Making a Will - are you too afraid to do it?

It seems that the majority of us are - more often than not.  Research indicates that over half of adults in the UK have not made wills.  

The consequence of making a will is not that you will immediately die, although to hear some people’s reasons for not making a will that clearly is a real fear.

For some reason it appears that it is the male of the species who is particularly reluctant to make arrangements about what will happen to them, their family and their possessions when they die. 

Young children and older people seem able to discuss death in a matter of fact way and to contemplate it without the emotion and fear some of those in the middle age range feel. 

YOU OWE IT TO YOUR FAMILY AND FRIENDS

Once the will has been made, the worst contemplated (such as the simultaneous deaths of all your close family) and your wishes made clear, you can relax in the knowledge that you have done the right thing and made the best arrangements you can for your family and friends.  You will then feel free to go off and enjoy your life without that nagging feeling that you ought to be doing something about making a will.  Such peace of mind must be worth it? 

That’s the thing about death, we all know it will happen, but we do not know when it will come knocking.  To put off making a will until you are old or ill could be leaving it too late to do the best you can for those you care about.


After studying at Havant College, Selina Williams began her legal career in 1994 as a legal secretary in the Wills & Probate department. She went on to study her A-level in law part-time and then completed her ILEX course to become a fully qualified Chartered Legal Executive in 2005.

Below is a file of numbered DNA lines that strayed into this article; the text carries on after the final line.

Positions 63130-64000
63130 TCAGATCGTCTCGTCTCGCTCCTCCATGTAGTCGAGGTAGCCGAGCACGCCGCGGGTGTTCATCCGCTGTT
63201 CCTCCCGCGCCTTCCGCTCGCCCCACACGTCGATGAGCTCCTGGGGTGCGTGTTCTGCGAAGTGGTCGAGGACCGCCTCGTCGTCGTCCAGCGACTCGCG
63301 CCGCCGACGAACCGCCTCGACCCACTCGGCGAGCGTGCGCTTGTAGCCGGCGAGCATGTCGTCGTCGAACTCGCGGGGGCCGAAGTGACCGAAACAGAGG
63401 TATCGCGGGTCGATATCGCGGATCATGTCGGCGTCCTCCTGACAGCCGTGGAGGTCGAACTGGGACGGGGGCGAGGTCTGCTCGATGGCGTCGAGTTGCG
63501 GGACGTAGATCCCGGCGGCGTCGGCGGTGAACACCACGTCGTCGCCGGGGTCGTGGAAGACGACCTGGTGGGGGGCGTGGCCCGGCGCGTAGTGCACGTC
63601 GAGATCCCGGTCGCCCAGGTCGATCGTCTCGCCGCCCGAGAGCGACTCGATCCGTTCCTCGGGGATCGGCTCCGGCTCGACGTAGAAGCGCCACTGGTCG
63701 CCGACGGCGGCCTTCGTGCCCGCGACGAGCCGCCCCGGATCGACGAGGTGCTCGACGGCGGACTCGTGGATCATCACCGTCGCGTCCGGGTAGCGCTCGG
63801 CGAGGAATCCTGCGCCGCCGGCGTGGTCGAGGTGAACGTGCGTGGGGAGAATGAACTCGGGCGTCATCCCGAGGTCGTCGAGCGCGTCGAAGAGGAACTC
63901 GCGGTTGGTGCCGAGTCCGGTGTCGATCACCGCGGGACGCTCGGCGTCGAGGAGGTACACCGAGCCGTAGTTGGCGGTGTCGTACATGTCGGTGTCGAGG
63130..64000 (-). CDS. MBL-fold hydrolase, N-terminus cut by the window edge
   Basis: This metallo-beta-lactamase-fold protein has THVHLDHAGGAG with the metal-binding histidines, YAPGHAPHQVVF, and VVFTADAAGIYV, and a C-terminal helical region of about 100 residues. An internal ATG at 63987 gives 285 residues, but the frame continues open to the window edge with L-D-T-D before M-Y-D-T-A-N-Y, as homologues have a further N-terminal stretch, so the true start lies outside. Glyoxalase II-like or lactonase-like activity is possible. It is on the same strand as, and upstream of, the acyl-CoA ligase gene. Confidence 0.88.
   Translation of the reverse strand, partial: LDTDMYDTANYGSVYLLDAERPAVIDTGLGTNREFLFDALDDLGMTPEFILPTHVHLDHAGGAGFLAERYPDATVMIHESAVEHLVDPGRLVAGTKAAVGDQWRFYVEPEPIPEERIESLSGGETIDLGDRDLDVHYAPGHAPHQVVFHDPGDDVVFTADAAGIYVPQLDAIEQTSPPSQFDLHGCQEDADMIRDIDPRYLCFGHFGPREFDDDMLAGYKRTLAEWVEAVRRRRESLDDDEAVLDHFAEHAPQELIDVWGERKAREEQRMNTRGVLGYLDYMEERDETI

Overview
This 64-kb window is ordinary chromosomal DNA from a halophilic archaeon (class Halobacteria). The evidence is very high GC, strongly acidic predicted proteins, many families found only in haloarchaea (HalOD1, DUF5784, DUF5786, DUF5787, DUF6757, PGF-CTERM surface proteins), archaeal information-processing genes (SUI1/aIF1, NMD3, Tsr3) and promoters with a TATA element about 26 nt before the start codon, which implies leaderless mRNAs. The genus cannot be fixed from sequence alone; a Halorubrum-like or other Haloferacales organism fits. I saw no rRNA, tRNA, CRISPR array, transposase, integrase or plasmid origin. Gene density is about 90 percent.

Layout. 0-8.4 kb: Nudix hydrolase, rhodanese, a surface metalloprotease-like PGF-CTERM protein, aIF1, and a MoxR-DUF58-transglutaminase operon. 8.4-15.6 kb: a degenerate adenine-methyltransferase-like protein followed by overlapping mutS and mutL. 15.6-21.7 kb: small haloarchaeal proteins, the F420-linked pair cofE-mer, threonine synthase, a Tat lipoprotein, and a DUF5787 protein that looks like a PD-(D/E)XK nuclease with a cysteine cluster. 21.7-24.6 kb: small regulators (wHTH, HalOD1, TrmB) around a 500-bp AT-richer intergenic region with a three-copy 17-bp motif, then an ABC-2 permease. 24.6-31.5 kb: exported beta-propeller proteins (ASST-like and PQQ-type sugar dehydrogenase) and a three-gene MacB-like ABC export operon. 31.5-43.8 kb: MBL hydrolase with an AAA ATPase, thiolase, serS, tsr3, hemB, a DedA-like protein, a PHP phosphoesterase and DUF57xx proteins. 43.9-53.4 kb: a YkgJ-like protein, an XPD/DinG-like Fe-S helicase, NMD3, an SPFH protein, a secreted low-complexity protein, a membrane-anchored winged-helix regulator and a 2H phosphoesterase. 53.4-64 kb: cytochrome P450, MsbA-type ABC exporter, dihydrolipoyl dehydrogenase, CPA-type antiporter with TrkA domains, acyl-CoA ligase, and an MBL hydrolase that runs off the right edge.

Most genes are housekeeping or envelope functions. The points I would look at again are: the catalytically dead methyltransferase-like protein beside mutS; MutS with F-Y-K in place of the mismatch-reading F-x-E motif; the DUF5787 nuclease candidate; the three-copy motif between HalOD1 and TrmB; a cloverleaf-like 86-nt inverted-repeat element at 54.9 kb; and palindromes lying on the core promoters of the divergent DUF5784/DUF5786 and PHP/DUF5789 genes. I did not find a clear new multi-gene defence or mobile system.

‘I have always enjoyed the personal contact that comes with assisting clients in making their Wills, especially with the elderly,’ she says. ‘You are in a position to offer valuable support and provide peace of mind by sorting out any issues that may be causing a client concern.’

As part of her role at Verisona Law, Selina regularly takes part in free legal ‘drop-in’ events in the local community at centres including Age Concern at the Borrow Centre and St George’s Church Hall in Waterlooville.

‘I knew of Verisona Law from working in the area, and was always interested in what I saw and heard about their innovative culture,’ explains Selina ‘I was also impressed when they were included in the Legal 500, so when I learned of a position becoming available in their Wills, Trusts & Probate team, I jumped at the chance to join.’

In her spare time, Selina enjoys reading, line dancing and, having been brought up in France, makes great effort to keep up her language skills.

  • 1994 -2002 Gaining experience working as a legal secretary in local firms including Wills & Probate at Bruttons & Co. Solicitors, Personal Injury at Shoosmiths & Harrison, and Conveyancing, Matrimonial and Wills and Probate at Bolitho Way, after which she made the decision to specialise as a Chartered Legal Executive in the Wills and Probate department.
  • 2002 Trainee Legal Executive in Wills and Probate at Stokes Solicitors LLP in Portsmouth
  • 2003 Legal Executive in Wills and Probate at Biscoes Solicitors in Waterlooville
  • 2016 joined Verisona Law as an Associate in the Wills, Trusts and Probate Team.
  • Wills
  • Inheritance Tax Advice
  • Trusts
  • Probate
  • Administration of Estates
  • LPAs
  • Deputyship Applications & Related Court of Protection Matters
  • Qualified ‘Dementia Friend’ trained by The Alzheimer’s Society